All right i built my own plot library back in 95 and the amount of code for doing a simple plot was um i don't know probably about 100 lines of code this is being done in one line of code we have our car which is our pandas we generated that it's our data frame and we have dot hist for histogram that is the power of seaborn now it's still going to generate a numpy graph but seaborn sits on top and then we can do the figure size this is just um so it fits nicely on the paper on here and we do something simple like this and you can see here where it comes up and does say matplot library and does subplots and everything but we're looking at a histogram of all the different pieces in our database and we have our engine cylinders that's always a good one because you can see like they have some that are they had a null on there so they came out as zero maybe a couple maybe one of them had a two-cylinder engine away back when four is a common uh six a little less common and then you see the eight-cylinder uh 12-cylinder engines well it's got to be a speedster or something uh but you can see right here just breaks it down so now you have uh how many cars with how many whatever it is cylinders horsepower uh and so on and it does a nice job displaying it you can see if you're working with your uh um you're going into your demo it's really nice just to be able to type that in and boom there it is it can see it all the way across and we might want to zero in and use like a box plot and this time we'll go ahead and call the um seaborn sns box plot and we're going to go ahead and do vehicle size in versus engine horsepower xy plot and the data comes from the car so if we run this we end up with a nice box plot you see our mid-size compact and large you can see the variation there's our outlier showing up there on the compact that must be a high-end sports car a large car might have a couple engines and again we have all these outliers and then your deviation on them very powerful and quick way to zero in on one small piece of data and display it for people who need to have it reduced to something they can see and look at and understand and that's our seabourn box plot our sns dot box plot and then if we're going to back out and we want a quick look at what they call pair plotting we can run that and you can see with the seaborne it just does all the work for you it takes just a moment for it to pull the data in and compile it and once it does it creates a nice grid in this grid if you look at this one space here which is you might not be able to see the small number it says engine horsepower this is engine horsepower uh to the year was built and it's just flipped so everything to the right of the middle diagonal is just the rotation of what's on the left and as you expect the engine horsepower gets bigger and bigger and bigger as time goes on so the the year it was built the further up in the year the more likely you are to have a heavy horsepower engine and you can quickly look at trends with our pair plot coming up and look how fast that was that was it took a couple a moment to process but right away i get a nice view of all these different information which i can look at visually and and kind of see how things group and look now if i was doing a meeting i probably wouldn't show all the data um one of the things i've learned over the years is um people myself included love to show all our work you know we're taught in school show all your work prove what you know the ceo doesn't want to see a huge uh grid of of graphs i guarantee it so we want to do is we want to go ahead and drop the stuff that might not be interested in and we're going to i'm not really a car person a guy in the back is obviously so you have your engine fuel type we're going to drop that we're going to drop market category vehicle style popularity number of doors vehicle size and we have the axes in here if you remember from numpy we have to include that axis to make it clear what we're working on that's also true with pandas and then we'll look at just what it looks like from the head and you can see that we dropped out those categories and now we have the make model year and so forth and we took out the engine fuel type market category etc and this should look familiar to you now when you start working with pandas i just love pandas for this reason look how easy it is it just displays it as a nice spreadsheet for you you can just look at it and view it very easily it's also the same kind of view you're going to get if you're working in spark or pi spark which is python for spark across big data this is the kind of thing that they they come up with this is why pandas is so powerful and we may look at this and decide we don't like these columns and so you can go in here and we can actually rename the columns simple command car equals car rename columns equals engine horsepower equals horsepower this is just your standard python dictionary um so it just maps them out and you know instead of having like a lengthy effect here we had engine horsepower we just want horsepower we don't need to know what's the engine horsepower engine cylinders we don't need to know that it's for the engine because there's only one thing we're describing if we're talking about cars and that cylinders and we'll go ahead and just run this and again here's our car head and you can see how that changed we have model year in horsepower versus m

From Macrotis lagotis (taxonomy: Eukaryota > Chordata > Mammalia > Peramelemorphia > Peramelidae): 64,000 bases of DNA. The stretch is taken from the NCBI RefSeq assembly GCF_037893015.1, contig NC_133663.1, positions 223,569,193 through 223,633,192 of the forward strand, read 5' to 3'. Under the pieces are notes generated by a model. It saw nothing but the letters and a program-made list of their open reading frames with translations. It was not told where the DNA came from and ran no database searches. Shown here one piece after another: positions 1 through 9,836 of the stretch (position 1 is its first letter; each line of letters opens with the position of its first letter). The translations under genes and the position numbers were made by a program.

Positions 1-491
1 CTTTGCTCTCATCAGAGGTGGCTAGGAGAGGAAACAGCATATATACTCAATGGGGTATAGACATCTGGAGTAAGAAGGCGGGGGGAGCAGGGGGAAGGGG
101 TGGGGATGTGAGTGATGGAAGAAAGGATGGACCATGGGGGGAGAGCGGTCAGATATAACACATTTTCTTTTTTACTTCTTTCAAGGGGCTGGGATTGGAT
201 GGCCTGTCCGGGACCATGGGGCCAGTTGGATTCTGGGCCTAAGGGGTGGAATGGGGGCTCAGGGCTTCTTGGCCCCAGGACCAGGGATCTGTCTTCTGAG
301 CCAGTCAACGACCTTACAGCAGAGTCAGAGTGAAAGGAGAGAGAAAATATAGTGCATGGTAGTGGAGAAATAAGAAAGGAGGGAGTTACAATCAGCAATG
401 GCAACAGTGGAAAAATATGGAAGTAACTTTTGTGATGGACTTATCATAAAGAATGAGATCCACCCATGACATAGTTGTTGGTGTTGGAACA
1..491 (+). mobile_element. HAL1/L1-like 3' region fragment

Array and you put your array information in here in this case we'll spell it out you can actually do like a range in other ways there's lots of ways to generate these arrays but we'll just do a one two three so three integers and if we print our array one we can go ahead and run this and you can see right here prints one two three you can see why this is a really nice interface to show other people what you're doing with the jupiter notebook so this is the basic we've created an array this is a one dimensional array and then the array is one two three one of the nice things about the jupiter notebook is whatever ran in this first setup is still running it's still in the kernel so it still has the numpy imported as np and it still has our variable arr1 for array one equal to np array of one two three so when we go to the next cell we can check the type of the array we're just gonna print we say hey what's what what is this setup in here and we want type and then we want what is the type of array one let's go ahead and run that and it says class numpy nd array so it's its own class that's all we're doing is checking to see what that class is if you're going to look at the array class uh probably the biggest thing you do i don't know how many times i find myself uh doing this because i forget what i'm working on and i forget i'm working with a three-dimensional or four-dimensional array and i have to reformat somehow so it works with whatever other things i have and so we do the array shape the ray shape is just three because it has three members and it's a one-dimensional array that's all that is and with the numpy array we can easily access stick with the print statement if you actually put a variable in jupyter notebook and it's the last one in the cell it will the same as a print statement so if i do this where array one of two is the same as doing print array of two that's those are identical statements in our jupiter notebook we'll go and stick with the print on this one and it's three so there's our print space two and we have zero one two two equals three we can easily change that so we have array one of place two equals five and then if we print our array one uh you can see right down here when it comes out it's one two and five and there i left the print statement off because it's the last variable in the list and i'll always print the variable if you just put it in like that that's a jupiter notebook thing don't do that in pycharm i've forgotten before doing a demo and we talked about multiple dimensions so we'll do an array two-dimensional array and this is again a numpy array and in the numpy array we need our first dimension we'll do one two three and our second dimension uh three four five and you can see right here that when we hit the uh we'll do this we'll just do array two and we can run that and there's our array two one two three 3 4 5 we can also do array 2 of 1 and then we can do let's do 0 it doesn't really matter which one actually do 2 there we go and if i run this it will print out five because here we are this is zero zero one two three is under zero row three four five is on our one row and we start with zero and then the two 0 1 2 goes to the 5.